FIG. 8 schematically shows the structure of a digital printer 100. The joined photo filmstrip 101 set on a film carrier 102 is carried in the direction shown by the arrow in FIG. 8 by a pair of feed rollers 104. A light source 106 disposed under the film carrier 102 irradiates the joined photo filmstrip 101 with light. An image forming lens 108 focuses the light passing through the photo filmstrip 101 on a line sensor 110. The line sensor 110 comprises plural photo sensors arranged in a width direction of the photo filmstrip 101 to scan the image in each frame line-by-line. Image signals obtained by scanning are sent to a signal processor 112 to be converted into image data of the scanned image. Then, image data is subject to predetermined image correction processes.

A barcode reader 114 optically scans the barcode 38 in the photo filmstrip 101, and sends barcode image data to a barcode analyzer 116. The barcode analyzer 116 judges whether the barcode image format of the scanned barcode 38 agrees with a pre-registered format. In the event of agreement, the barcode analyzer 116 converts the barcode image data into number data and send number data to a system controller 118. In the event of disagreement, the barcode analyzer 116 flips the barcode image into a mirror image for the purpose of re-judgment. Numerically converted barcode data includes information indicating the type of photo film, film speed and the like.

A system controller 118 controls the operation of the digital printer 100. The system controller 118 sends the film information and image data of each frame to a print portion 120 with an image print command. The print portion 120 corrects the images on the basis of correction data corresponding to the film information, and then prints the images by use of a well-known exposure head. When the barcode reader 114 cannot read the flipped barcode image data, the system controller 118 outputs error sound through a speaker 122, or displays an error message on a display panel 124.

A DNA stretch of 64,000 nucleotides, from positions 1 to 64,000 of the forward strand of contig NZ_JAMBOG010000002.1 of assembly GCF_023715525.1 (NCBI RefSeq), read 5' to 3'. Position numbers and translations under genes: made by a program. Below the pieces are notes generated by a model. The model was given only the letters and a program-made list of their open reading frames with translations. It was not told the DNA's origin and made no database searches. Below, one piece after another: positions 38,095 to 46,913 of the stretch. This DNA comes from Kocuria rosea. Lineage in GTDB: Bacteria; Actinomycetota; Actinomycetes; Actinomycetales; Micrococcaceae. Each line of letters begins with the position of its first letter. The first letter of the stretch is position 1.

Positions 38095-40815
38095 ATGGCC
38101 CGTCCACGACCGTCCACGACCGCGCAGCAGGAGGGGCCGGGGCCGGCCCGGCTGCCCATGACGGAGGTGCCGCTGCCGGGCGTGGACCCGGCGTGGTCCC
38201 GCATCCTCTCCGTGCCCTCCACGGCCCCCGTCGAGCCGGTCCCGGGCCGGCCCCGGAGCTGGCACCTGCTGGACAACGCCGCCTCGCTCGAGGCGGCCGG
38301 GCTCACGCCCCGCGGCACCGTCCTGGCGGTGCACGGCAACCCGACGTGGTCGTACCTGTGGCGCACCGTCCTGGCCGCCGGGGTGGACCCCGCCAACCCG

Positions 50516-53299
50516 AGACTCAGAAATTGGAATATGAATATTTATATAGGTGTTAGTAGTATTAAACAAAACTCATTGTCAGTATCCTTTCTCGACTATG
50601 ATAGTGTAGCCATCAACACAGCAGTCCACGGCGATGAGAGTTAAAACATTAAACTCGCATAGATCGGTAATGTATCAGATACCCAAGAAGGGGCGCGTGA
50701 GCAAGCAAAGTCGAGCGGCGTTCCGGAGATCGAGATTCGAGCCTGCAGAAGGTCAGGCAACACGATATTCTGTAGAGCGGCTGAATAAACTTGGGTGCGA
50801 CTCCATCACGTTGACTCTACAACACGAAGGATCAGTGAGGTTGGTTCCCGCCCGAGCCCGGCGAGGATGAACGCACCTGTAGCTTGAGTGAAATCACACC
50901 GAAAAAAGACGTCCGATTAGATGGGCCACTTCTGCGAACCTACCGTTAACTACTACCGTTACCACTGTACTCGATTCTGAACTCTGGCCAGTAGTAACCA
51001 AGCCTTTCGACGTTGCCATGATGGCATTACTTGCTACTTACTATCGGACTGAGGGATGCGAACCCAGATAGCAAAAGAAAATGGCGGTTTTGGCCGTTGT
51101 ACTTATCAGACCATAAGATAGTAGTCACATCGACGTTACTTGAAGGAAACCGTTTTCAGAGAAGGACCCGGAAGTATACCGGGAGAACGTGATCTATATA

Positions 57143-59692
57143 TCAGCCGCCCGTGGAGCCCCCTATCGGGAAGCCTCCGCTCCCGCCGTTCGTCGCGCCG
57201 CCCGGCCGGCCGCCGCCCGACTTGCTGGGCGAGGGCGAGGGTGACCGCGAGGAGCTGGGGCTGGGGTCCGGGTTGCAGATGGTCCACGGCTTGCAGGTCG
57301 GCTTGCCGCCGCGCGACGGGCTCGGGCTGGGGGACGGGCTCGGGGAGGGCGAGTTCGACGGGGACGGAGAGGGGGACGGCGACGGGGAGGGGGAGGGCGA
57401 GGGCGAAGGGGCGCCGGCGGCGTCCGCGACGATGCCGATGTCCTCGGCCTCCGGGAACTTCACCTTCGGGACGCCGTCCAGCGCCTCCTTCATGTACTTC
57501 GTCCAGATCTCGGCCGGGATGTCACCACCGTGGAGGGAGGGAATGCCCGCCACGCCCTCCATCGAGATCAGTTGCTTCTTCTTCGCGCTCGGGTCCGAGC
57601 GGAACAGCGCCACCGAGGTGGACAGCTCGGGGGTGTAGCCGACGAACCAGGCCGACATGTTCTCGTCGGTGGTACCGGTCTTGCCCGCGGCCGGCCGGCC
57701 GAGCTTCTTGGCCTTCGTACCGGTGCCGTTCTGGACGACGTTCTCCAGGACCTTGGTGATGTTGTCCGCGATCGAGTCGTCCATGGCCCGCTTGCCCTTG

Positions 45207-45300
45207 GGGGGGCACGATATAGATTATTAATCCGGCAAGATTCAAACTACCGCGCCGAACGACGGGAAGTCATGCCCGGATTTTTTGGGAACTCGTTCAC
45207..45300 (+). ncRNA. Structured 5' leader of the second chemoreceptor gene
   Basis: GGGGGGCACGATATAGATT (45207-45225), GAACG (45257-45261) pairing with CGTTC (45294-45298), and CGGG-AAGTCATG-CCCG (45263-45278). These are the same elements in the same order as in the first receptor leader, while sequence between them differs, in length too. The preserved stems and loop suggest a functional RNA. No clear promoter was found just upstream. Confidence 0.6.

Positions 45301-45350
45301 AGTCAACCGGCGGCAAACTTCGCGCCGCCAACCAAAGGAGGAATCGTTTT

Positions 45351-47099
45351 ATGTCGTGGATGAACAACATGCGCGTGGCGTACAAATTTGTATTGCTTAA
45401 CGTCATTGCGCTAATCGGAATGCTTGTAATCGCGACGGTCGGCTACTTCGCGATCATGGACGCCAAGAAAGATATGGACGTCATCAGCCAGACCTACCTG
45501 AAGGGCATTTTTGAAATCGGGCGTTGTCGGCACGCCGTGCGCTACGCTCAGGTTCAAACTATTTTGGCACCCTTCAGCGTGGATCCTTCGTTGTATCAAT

FIG. 9 shows the flow of processes of the digital printer 100. When the developed photo film is sent to the digital printer 100, the digital printer 100 scans the photographed images and barcodes recorded in each photo film.

The digital printer 100 decodes the barcode in correct orientation to generate barcode image data, which is converted into the film information. Image data is corrected on the basis of image correction data corresponding to the film information. Then, the images are printed on a photographic paper.

The barcode 38 recorded in the photo film 12 used in the film unit 81 according to this embodiment, on the other hand, is undecodable because it has been flipped. In this case, the scanned barcode image is flipped and re-decoded. If the flipped barcode image is properly decoded, the digital printer 100 recognizes that the photo film 12 is also flipped. Accordingly, the photographed images are printed on the photographic paper in correct orientations with turning them upside down. If the barcode 38 is undecodable even after flipping, the digital printer 100 outputs the error sound, or display the error message to inform the user of the occurrence of an error.

In the foregoing digital printer 100, as described above, it is possible to deal with the photo film 12 used in the film unit 81 together with the photo films used in the ordinary cameras. Accordingly, it is possible to efficiently carry out developing and printing processes without additional time and effort.